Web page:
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Tinder, Bumble, and Honesty - Do Your Profile Pictures Look Like You?

Updated on July 21, 2017
MattyJ9999 profile image

Matt is a computer scientist, software engineer, and entrepreneur with extensive experience in business and writing.

Dating is tough, and the online dating world is a nice, new tool that gives busy people an option to meet when time isn't an abundant asset. My divorce is nearly final, and recently I've taken a dive back into the dating pool, but it hasn't been all sunshine and roses.

Last night it happened to me again.

I had swiped right with a cute girl, set a date, and showed up ready to meet someone I had been chatting with throughout the week only to find the pretty girl that I was supposed to meet wasn't exactly who I thought she was. She was at least fifty pounds heavier than depicted in her pictures.

Now before you call me a vane, shallow, sexist pig, please try to understand my position.

I work full time, I'm a full time dog Dad, I run two side businesses, I do my very best to take care of myself which has included seven months of sobriety after my divorce, workouts three to five times a week, yoga, and doing my best to stick to a healthy diet. I'm certainly not a "ten," but I feel like my profile pictures are an accurate representation of myself. They are recent, and if anything, I was maybe three to five pounds heavier in one or two of them. My point is, my pictures look like me, my age is accurate, no filters, with no extreme angles to hide anything "extra."

I don't have a lot of extra time, so when I take an evening to go out and meet someone, at a bare minimum I would like that they look like the person that swiped right on. I get that there's no guarantee that there's going to be a spark, but what are these women expecting when they grossly misrepresent themselves?

This is the third time I've had a date that looked nothing like their profile pictures. One woman who I went out to dinner with looked significantly different than the pictures on her profile. Frustrated (but politely), I actually asked her if her pictures on her profile were recent. She seemed embarrassed, but admitted that two of her pictures were more than ten years old, and one was from college. Interested in this trend that I've started seeing, I casually asked her what her last name was because I "wanted to know who I was dating." I looked her up online, and she was thirteen years older than her profile stated. Nice.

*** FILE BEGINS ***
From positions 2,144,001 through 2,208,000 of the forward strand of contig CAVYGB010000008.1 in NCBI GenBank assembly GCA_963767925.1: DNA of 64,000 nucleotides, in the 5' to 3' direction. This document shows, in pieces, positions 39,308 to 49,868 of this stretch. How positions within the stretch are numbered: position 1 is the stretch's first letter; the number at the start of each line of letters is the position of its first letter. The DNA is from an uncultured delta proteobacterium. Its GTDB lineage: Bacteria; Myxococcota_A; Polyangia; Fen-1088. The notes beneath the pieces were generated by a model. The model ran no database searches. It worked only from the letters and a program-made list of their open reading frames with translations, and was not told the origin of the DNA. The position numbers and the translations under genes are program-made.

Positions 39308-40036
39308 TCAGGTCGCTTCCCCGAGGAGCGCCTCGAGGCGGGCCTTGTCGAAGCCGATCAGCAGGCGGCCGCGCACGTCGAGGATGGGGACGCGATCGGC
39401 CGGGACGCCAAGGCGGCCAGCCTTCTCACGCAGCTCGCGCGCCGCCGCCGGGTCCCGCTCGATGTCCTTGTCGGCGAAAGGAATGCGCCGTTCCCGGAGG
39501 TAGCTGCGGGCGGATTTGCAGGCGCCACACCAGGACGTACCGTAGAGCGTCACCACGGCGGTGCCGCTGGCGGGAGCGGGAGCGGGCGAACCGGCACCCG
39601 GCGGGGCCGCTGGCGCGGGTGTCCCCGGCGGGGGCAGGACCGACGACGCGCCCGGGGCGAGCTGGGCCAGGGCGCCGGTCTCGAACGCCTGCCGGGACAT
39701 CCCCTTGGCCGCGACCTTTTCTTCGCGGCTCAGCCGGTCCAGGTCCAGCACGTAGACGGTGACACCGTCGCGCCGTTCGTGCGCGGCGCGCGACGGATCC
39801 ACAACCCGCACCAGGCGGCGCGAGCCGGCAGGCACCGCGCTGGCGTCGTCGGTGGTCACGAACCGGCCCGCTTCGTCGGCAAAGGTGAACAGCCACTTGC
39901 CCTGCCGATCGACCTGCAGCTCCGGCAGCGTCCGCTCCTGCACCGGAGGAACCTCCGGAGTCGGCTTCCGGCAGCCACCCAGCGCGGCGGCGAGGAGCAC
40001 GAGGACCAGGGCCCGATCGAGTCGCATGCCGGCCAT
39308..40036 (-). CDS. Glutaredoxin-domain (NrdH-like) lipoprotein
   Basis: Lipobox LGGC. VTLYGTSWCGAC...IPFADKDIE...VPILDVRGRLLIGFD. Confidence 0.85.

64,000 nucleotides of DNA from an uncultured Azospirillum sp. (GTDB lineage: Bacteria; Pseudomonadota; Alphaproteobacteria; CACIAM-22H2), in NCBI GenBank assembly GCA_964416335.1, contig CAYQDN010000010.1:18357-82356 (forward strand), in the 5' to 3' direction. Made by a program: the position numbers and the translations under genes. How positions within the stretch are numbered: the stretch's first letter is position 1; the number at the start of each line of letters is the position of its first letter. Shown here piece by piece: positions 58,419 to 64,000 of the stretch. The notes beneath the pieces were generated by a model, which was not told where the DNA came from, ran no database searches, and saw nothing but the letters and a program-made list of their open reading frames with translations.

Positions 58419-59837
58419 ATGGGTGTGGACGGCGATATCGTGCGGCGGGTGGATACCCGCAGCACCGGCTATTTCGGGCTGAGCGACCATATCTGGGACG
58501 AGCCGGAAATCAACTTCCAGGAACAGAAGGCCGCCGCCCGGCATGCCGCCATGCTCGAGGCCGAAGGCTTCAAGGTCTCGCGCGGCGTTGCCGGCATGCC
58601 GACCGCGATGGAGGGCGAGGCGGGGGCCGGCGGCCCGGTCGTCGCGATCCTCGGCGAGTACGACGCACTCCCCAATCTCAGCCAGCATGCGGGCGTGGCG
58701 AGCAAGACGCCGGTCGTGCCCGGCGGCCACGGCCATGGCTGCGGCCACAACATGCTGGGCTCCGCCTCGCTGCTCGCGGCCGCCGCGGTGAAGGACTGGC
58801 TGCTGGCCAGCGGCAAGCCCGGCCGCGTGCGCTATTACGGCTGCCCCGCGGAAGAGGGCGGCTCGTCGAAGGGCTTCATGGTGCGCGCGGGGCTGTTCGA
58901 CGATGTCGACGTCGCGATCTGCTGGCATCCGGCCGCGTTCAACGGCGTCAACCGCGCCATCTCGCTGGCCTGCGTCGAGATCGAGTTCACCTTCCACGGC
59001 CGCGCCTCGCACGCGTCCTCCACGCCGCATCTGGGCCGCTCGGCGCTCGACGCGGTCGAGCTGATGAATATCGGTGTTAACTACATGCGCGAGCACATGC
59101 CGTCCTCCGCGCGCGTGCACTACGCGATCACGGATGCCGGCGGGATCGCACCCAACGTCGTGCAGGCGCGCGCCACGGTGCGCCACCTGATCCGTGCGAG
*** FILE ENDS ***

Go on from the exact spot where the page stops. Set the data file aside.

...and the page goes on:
I can't tell you exactly how annoying and frustrating the feeling of disappointment is when I've finally met someone in person after all of the awkward back and forth "get to know you" banter online to find out that there is literally zero attraction upon putting in the effort to meeting. Furthermore, I feel like these people don't understand the concept that they are literally trying to base a potential relationship off of a lie. It's dishonestly plain and simple. You're either misrepresenting yourself, your age, or both, and if that's the solid foundation you want to build something off of, you're probably going to be in trouble.

Use updated pictures of yourself that aren't hiding anything, be honest about your age, or your results are probably going to be less than satisfactory.

Am I off base? Vote or leave a comment below with your experience.

Is it dishonest to use outdated pictures, or pictures that hide extra weight?

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    • dashingscorpio profile image

      dashingscorpio 2 months ago

      If one's purpose for creating a profile is to actually (meet) someone then it makes no sense to use a photo that doesn't represent how they actually look.

      No one loves a "bait & switch" tactic.

      I suspect there are some people who hope by establishing conversations, emails, and texts they will be able to sell the other person on their attributes aside from the physical.

      In many ways this also the motive behind not having sex quickly. If it turns out to be crap you'll be emotionally invested in them enough not to just walk away.

      Where as if you had sex the first night and it wasn't great you're more likely to call it a "one night stand". The same hold true for looking at profile photos. If you don't like how someone looks odds are you're not going to invest time reading their profile let alone bothering to waste time getting to know them.

      You would think everyone wants a mate who is attracted to them!

      Whether someone is Catfishing using their own (old photos) or using a photo of someone else entirely it's still misleading.

      One way to avoid this is using things like Skype, FaceTime, and Google Hangouts where you can interact (live) online.

      The only difference between having a "preference" and being "shallow" is if (others) agree or disagree with you.

      Lots of women won't go out with a guy who's shorter than them!

      Everyone is entitled to have their own mate selection process and "must haves list" for selecting a mate. Life is a (personal) journey!